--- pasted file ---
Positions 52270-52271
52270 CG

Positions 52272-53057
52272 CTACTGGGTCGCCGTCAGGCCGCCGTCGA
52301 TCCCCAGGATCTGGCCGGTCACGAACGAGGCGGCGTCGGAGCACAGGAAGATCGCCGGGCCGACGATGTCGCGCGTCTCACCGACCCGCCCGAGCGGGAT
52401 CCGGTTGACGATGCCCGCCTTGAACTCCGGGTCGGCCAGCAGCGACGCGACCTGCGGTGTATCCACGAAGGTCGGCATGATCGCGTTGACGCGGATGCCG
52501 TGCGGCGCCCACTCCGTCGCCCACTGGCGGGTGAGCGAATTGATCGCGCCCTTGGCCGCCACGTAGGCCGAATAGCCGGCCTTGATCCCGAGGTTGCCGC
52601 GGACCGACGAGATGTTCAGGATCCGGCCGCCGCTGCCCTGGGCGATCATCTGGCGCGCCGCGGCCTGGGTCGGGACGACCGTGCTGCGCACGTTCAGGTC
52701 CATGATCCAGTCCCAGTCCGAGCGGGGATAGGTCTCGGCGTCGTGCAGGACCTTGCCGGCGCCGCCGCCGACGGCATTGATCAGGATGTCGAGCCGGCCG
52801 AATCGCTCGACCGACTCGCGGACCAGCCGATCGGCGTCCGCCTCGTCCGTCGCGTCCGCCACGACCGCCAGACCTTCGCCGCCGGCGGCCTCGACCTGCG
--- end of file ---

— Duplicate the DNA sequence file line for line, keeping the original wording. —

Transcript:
Positions 52270-52271
52270 CG

Positions 52272-53057
52272 CTACTGGGTCGCCGTCAGGCCGCCGTCGA
52301 TCCCCAGGATCTGGCCGGTCACGAACGAGGCGGCGTCGGAGCACAGGAAGATCGCCGGGCCGACGATGTCGCGCGTCTCACCGACCCGCCCGAGCGGGAT
52401 CCGGTTGACGATGCCCGCCTTGAACTCCGGGTCGGCCAGCAGCGACGCGACCTGCGGTGTATCCACGAAGGTCGGCATGATCGCGTTGACGCGGATGCCG
52501 TGCGGCGCCCACTCCGTCGCCCACTGGCGGGTGAGCGAATTGATCGCGCCCTTGGCCGCCACGTAGGCCGAATAGCCGGCCTTGATCCCGAGGTTGCCGC
52601 GGACCGACGAGATGTTCAGGATCCGGCCGCCGCTGCCCTGGGCGATCATCTGGCGCGCCGCGGCCTGGGTCGGGACGACCGTGCTGCGCACGTTCAGGTC
52701 CATGATCCAGTCCCAGTCCGAGCGGGGATAGGTCTCGGCGTCGTGCAGGACCTTGCCGGCGCCGCCGCCGACGGCATTGATCAGGATGTCGAGCCGGCCG
52801 AATCGCTCGACCGACTCGCGGACCAGCCGATCGGCGTCCGCCTCGTCCGTCGCGTCCGCCACGACCGCCAGACCTTCGCCGCCGGCGGCCTCGACCTGCG